In a trial last May, the defense brought forth claims that the FBI obtained evidence using Best Buy’s technical support service called Geek Squad. The case itself involves exploitation of underage children. However, what the defense has gone on to claim has repercussions far beyond this case.
It was disclosed that the FBI had approximately eight of the Geek Squad employees secretly acting as informants for them over a period of four years. In exchange for providing them with any data they may require, the FBI would give these confidential informants some sort of payment. For the case in question, the informants all worked a repair center in Brooks, Kentucky where they handled devices from all around the country.
This raises a lot of questions about privacy that certainly need to be addressed. When a person sends their device to a repair store, do they forfeit all their privacy rights or unreasonable search and seizure? This must be discussed more in depth to understand what rules apply and when.
When a person sends their device into a repair shop, they technically sign consent over to the company that is fixing it. Essentially, this includes the fine print that indicates if there is any evidence of a crime that it would be required to be handed over to the authorities. However, if the employees are simply doing their job and waiting to come up with evidence for the FBI, then this implies that they are full-time employees of the FBI also.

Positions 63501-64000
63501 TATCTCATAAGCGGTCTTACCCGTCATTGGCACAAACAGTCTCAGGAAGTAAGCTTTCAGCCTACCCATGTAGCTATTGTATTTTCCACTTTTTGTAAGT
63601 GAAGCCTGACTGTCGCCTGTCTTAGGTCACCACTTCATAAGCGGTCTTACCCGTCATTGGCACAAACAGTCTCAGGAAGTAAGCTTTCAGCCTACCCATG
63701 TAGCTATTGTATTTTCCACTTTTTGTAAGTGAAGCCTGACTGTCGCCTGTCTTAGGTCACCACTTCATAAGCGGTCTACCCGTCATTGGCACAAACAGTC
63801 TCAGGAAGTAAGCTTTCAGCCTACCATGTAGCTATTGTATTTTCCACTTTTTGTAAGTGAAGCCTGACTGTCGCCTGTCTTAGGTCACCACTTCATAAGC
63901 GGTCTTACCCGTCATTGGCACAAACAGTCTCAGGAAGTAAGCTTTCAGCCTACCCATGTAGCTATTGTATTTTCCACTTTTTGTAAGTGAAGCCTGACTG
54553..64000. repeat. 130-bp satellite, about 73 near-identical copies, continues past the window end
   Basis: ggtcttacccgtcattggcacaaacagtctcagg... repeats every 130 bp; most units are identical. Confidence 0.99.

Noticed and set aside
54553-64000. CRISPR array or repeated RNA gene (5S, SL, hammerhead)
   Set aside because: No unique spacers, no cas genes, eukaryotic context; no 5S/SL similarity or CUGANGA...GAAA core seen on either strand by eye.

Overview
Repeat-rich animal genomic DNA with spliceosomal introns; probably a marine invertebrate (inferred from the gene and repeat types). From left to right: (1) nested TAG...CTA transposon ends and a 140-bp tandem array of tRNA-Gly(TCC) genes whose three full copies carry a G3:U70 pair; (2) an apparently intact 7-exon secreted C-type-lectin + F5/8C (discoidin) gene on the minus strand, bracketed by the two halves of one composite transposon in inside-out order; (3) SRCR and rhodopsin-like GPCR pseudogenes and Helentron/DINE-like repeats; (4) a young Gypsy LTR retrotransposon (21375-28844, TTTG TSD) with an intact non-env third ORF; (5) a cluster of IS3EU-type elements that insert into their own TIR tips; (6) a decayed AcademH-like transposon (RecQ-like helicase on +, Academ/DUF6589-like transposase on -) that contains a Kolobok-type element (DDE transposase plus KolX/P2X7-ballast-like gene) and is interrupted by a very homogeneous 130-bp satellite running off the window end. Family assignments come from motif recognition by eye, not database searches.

With regard to the case, the judge did decide to allow the defense to look into the way the FBI is using the Geek Squad employees. Moreover, an agent’s testimony gave more support to the fact that the evidence may not have even warranted any action from the FBI in the first place.
Best Buy did release a statement on the matter and is as follows:
“Best Buy and Geek Squad have no relationship with the FBI. From time to time, our repair agents discover material… and we have a legal and moral obligation to turn that material over to law enforcement. we are proud of our policy and share it with our customers before we begin any repair.”